In July 2019, we ran a customer satisfaction survey on current accounts. 1,000 people answered and told us how happy they are with their current account provider. We’ve turned their answers into a rating of one to five. Here’s the full list of providers we’ve considered, and how they’ve scored.
Monzo is by far the most popular digital-only bank in the UK – apparently for a good reason. New features are constantly being added to its app-based current account, that comes with a bright “coral” (pinkish) debit card.
Revolut’s multicurrency digital account is great for travelling and even better for sending money abroad. You can exchange and hold 29 different currencies for free and also use it as a standard UK account.
The last building society that does banking on a national level, Nationwide offers a good range of current accounts that come with great incentives and perks, from a switching bonus to interest paid on your balance to insurance options.
Barclay’s current accounts aren’t half bad. They come with the option of earning rewards at selected retailers. Plus, it’s Barclays – for people who like sticking with the big brands, it doesn’t get much better than that.
Known for providing great customer service on the phone 24/7, First Direct only offers one current account option, but it’s a very solid one. And there’s also a switching incentive to make it more appealing.
Another big bank that got a solid score in our survey. Lloyds’s bank accounts suit a wide range of needs, the banking app is not too bad for a traditional bank and there’s also the opportunity to earn interest on your balance.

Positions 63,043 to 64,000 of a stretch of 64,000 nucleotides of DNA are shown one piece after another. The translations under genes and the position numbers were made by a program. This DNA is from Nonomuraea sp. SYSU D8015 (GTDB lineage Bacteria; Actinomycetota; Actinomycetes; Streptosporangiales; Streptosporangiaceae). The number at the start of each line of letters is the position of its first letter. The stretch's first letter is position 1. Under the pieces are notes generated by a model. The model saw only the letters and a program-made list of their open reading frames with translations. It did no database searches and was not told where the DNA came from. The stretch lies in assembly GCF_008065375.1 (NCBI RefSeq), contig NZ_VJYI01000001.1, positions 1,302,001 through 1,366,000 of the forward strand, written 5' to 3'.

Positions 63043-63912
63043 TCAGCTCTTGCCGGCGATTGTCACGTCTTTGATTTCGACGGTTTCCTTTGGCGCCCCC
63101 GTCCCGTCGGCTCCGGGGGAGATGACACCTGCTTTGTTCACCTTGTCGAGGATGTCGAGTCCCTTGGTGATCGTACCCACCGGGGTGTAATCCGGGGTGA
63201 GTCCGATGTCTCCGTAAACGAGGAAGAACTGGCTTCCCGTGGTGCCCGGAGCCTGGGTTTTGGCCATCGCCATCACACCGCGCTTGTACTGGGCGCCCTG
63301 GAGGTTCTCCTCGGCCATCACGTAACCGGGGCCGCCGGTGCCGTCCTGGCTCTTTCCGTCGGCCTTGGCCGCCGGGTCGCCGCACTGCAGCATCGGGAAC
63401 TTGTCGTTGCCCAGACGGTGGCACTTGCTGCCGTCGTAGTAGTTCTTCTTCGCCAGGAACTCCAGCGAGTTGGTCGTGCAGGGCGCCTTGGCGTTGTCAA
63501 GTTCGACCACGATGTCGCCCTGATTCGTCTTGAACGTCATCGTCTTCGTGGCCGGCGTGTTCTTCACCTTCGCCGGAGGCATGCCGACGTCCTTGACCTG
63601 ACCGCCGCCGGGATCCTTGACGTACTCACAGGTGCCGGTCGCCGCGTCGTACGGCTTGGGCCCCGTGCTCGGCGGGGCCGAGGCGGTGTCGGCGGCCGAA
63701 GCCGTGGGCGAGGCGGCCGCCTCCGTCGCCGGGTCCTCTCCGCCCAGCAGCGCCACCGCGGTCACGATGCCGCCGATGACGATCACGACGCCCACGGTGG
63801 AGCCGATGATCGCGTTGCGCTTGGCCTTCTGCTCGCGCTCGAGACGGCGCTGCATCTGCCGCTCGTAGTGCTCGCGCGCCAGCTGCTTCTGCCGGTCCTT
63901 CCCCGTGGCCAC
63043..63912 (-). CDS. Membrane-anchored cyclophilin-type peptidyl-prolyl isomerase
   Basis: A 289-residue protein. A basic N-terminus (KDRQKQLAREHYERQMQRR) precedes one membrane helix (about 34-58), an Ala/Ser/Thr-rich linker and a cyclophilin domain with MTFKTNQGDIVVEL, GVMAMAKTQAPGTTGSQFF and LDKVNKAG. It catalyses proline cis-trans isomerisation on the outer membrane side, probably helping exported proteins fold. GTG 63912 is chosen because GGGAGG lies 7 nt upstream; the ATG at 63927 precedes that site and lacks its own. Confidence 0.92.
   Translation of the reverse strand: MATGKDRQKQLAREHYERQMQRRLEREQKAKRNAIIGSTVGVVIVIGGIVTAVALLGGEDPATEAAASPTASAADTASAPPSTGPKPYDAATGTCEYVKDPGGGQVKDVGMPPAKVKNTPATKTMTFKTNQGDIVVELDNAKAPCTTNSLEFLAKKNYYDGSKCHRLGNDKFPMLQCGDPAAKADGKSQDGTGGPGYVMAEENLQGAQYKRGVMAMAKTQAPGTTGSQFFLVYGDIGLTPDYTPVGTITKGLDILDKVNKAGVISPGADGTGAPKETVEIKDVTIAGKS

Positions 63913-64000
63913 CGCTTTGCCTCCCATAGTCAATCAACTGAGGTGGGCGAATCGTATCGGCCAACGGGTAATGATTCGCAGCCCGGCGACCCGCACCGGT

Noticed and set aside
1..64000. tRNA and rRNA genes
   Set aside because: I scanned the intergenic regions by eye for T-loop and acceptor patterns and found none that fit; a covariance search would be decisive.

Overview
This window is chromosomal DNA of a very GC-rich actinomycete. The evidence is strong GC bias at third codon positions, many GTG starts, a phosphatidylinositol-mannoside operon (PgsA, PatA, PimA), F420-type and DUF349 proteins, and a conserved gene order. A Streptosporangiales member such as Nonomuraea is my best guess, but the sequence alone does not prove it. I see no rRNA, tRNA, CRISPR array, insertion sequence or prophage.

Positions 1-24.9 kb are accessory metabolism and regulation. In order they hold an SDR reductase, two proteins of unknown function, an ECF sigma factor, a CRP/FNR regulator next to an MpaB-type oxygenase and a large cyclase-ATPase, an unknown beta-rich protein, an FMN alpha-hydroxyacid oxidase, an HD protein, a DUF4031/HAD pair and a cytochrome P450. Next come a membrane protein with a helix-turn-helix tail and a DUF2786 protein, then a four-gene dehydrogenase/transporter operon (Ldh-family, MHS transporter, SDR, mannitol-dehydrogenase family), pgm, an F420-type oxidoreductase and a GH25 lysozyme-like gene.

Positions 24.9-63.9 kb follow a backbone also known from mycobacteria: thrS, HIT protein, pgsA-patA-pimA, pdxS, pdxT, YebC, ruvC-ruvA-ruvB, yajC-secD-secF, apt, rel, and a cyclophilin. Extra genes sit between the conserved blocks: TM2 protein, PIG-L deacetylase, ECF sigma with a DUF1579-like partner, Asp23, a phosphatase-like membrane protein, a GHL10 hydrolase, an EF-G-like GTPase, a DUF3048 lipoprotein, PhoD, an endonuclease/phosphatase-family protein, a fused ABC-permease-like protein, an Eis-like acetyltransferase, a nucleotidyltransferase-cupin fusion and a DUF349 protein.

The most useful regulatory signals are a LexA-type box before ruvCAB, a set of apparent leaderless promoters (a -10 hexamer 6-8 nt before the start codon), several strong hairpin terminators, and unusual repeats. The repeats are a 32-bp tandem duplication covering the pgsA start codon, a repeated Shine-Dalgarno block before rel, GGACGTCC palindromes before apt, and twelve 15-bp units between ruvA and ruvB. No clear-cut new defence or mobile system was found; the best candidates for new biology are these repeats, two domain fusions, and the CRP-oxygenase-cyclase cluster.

One of the few challenger banks that also has a good network of branches, Metro Bank offers only offers one current account, whose top feature is that it doesn’t charge you for using the card or withdrawing cash in Europe.
Still fairly new to the UK market, German challenger N26 offers a pretty straightforward mobile-only current account with a slick app. It’s also working on bringing its most advanced features, such as overdrafts, to the UK.
NatWest has one of the top switching incentive on the market, and you can choose between free and rewards accounts. If that sounds appealing but you’re still unsure, you’ll be glad to hear that it also got a decent score in our survey.
Another straightforward digital-only account that’s especially good for travellers or people who often have to change country, Monese lets you open a euro account side by side with your UK one, for free.
Royal Bank of Scotland is Natwest’s Scottish little sister. Just like its sibling, it also offers a competitive switching incentive and a very solid selection of rewards accounts featuring cashback on your bills.
So, are these the best current accounts available on the market?
Well, yes and no. These are the current accounts its customers are most satisfied with. Our customer satisfaction survey asked account holders whether they would recommend their account to a friend and how they would rate it from one to five.
So, a good result on the survey does mean that many people think a certain account provider does a good job. What it does not mean is that that same account provider is good for everyone.
For example, challenger banks Monzo and Starling top the survey, but if you like going to a branch and discussing your banking options in person, or having loads of different current accounts to choose among, you’ll be disappointed. It’s all about figuring out your banking style and ultimately choosing the account that’s best for you, not for anyone.